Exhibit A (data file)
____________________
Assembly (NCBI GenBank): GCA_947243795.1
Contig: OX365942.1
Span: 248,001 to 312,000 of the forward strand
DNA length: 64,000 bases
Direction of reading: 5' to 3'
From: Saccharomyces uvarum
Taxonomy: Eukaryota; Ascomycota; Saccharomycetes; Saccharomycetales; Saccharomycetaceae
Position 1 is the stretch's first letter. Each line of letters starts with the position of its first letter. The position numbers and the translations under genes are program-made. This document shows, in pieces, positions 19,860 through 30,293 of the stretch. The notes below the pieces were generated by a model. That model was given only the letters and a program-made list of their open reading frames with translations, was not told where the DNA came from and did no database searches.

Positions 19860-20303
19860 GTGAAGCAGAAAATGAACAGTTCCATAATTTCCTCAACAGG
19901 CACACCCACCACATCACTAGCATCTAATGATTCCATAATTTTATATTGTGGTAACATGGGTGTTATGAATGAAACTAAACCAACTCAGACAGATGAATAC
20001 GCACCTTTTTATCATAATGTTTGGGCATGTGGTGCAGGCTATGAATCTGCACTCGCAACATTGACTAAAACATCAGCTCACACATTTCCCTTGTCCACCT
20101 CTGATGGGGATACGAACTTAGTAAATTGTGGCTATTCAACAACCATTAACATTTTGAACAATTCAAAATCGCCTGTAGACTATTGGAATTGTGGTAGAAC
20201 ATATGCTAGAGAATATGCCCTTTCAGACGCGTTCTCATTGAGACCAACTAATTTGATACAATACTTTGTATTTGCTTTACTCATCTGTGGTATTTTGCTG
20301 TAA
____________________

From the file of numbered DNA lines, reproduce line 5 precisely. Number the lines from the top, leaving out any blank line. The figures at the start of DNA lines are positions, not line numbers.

Direction of reading: 5' to 3'